Conservation field school in Tanzania

Social Sciences

- Anne MacLaurin

A women's meeting during the field school. Photo: Phil Dearden

UVic geography students connect with the Loita Maasai of Tanzania

Last August, as the sun set on the Serengeti National Park, 19 UVic geography students and their instructors arrived in Tanzania to begin a month-long field school on conservation management.

Despite the hardships of water rationing and extreme heat, it was a trip of a lifetime for the students, who immersed themselves in the customs and culture of Tanzania while learning about local forest management and ecological conservation practices.

The students—led by geography professor Phil Dearden, adjunct professor Bruce Downie and teaching assistant Emmanuel ole Kileli—divided their time between two locations: the Mkange village near Saadani National Park and the Enguserosambu community forest lands (the traditional homeland of the Loita Maasai).

Conservation best practices shared

Many of the students had not travelled outside Canada, remarked Dearden, but they demonstrated an openness and willingness to engage with the local communities.

Students hiking in Tanzania
Students on a hike, Enguserosambu community forest lands. Credit: Phil Dearden

“We were very impressed with the student’s resilience, they never complained even though it was cold and windy in the Maasai camp and water was rationed,” says Dearden.

The students were tasked with group projects with final assignments that related to very practical suggestions on how to improve various aspects of the Maasai conservancy area. The Maasai have been engaged with forest management for generations but were open to sharing ideas and best practices.

Chenoah Shine, a recent geography graduate, said, “my favorite part of the field school was the opportunity to engage with the Loita Maasai people of the Enguroserosambu Ward. This experience was enlightening. I believe the opportunity to try and understand a different epistemological view is so important for the development of compassionate, engaged, critical and open-minded citizens.”

Shine explained how, “in the formation of this project we interviewed locals in their homes, met with the elders council and Enguroserosambu forest trust board, and learned about Maasai forest management practices from our local guides during forest walks.”

UVic and the Loita Maasai have shared a partnership through the Kesho Trust for a number of years. Last spring, the UVic geography department hosted a visit from some members of the Loita Maasai who travelled to BC to share approaches to resource management and traditional lands.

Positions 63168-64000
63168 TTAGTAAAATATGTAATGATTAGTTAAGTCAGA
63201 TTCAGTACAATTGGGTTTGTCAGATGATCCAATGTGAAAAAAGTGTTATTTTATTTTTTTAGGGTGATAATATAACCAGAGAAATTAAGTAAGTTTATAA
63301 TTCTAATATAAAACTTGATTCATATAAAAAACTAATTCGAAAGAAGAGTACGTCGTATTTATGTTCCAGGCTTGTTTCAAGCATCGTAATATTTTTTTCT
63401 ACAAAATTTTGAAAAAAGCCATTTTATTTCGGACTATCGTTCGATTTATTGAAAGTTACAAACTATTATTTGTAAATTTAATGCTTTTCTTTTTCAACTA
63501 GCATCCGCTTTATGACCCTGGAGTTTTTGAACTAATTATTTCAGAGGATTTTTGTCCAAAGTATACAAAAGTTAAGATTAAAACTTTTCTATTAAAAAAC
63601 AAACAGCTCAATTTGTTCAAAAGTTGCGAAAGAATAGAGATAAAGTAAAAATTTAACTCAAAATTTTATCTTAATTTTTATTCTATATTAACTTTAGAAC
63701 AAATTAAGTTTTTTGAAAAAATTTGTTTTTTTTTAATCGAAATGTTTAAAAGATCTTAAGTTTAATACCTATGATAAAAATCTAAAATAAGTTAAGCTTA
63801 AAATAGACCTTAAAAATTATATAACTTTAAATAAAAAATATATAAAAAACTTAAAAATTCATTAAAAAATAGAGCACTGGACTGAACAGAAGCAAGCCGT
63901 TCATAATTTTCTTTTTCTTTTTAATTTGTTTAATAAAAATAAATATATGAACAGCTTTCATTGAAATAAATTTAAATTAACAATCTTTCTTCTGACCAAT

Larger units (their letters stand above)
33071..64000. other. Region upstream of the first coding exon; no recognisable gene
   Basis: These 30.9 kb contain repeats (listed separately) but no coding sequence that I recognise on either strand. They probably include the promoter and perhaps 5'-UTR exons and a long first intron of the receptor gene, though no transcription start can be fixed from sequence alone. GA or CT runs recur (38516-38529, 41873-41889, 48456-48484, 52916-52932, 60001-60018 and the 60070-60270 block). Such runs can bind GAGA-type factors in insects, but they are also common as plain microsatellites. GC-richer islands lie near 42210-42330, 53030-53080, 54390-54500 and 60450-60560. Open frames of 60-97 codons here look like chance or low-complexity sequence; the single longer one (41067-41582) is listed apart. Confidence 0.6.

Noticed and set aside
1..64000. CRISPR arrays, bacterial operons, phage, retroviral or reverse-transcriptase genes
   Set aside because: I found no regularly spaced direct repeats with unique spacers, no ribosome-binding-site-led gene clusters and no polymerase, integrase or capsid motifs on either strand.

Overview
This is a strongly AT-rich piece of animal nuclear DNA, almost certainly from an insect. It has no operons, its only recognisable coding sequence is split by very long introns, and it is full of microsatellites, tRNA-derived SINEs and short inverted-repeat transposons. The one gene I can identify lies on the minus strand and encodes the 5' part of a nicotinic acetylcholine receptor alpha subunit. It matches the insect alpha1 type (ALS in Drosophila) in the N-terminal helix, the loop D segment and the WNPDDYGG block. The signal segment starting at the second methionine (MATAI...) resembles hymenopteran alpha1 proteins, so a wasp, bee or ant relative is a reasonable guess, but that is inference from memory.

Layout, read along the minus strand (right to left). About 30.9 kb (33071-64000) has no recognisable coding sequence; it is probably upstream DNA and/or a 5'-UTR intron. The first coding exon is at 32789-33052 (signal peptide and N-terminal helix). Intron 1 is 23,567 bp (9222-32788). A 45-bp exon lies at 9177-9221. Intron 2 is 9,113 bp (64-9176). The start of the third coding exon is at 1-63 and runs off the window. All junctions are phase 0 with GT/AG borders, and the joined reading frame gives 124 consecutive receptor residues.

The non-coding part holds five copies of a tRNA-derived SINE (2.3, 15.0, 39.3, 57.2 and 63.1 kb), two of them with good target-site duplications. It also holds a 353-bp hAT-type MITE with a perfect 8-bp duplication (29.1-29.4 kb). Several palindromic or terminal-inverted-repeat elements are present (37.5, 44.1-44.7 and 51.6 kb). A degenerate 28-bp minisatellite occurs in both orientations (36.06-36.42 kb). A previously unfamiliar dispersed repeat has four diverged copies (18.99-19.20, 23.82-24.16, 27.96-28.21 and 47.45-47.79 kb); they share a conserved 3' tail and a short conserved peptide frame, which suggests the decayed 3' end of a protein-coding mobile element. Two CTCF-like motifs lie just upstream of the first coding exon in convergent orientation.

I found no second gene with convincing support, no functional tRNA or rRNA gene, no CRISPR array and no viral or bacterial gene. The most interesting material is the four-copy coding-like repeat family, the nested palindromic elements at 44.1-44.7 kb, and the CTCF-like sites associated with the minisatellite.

Strong partnerships key to resource planning

Downie, as one of the founding directors of the Kesho Trust, developed a strong partnership between Dearden, UVic geography and the Loita Maasai.

Students look out from a jeep at a giraffe on a safari
Students on a safari, Serengeti National Park. Credit: Phil Dearden

One student reflected that, “Dr. Dearden and Dr. Bruce Downie provided crucially relevant insight on wildlife conservation and they did a good job of tying the topics of ecology and sustainability together.”

Another student remarked, “the field school provided students the opportunity to see what sort of work geographers are doing in the world.”

For fourth-year UVic student Rachel Stewart-Dziama, the Mkange village stood out. “The people were incredibly friendly and welcoming,” she said, “eager to know about our experiences in Tanzania. The village was vibrant with bright colours and bold patterned fabric. Chickens wandered between red mud homes as children played. Women fanned cooking fires, working together in the shade."

She said sitting outside with the Maasai’s Enguserosambu Ward’s Elders’ Council discussing how their communities could help prevent climate change was a moment she would never have imagined.

Hannah and Nalamutia pose for a photo
Student with a member of the Loita Maasai. Credit: Phil Dearden

Mitigating climate change

“Their desire to contribute to the global effort forced us to take a closer look at what Canadians are doing and how we can play our part in mitigating climate change,” added Stewart-Dziama.

After the students completed their community projects and before their long flight home, they had an opportunity to go on a safari and really explore the environment that was home to the Maasai.

We arrived at the Serengeti world heritage site at dusk. As we drove into the national park we saw a beautiful male lion babysitting five playful cubs, not five yards from the road. The cubs jumped on him, chewed his mane—it was an incredible experience.
— UVic geography professor Phil Dearden

The students returned to Canada with a new appreciation for other cultures and ways of knowing as well as a deeper commitment to conservation management.

“It was an important experience in my educational career that provided perspective and strategies to meet the growing challenges of our time—it was an inspiration,” said a student.

The Tanzania field school will be offered again in 2020 by the Department of Geography. Please visit the department website for more details.


In this story

Keywords: field schools, international, student life, world cultures

People: Phil Dearden, Bruce Downie, Emmanuel ole Kileli, Chenoah Shine, Rachel Stewart-Dziama

Publication: The Ring

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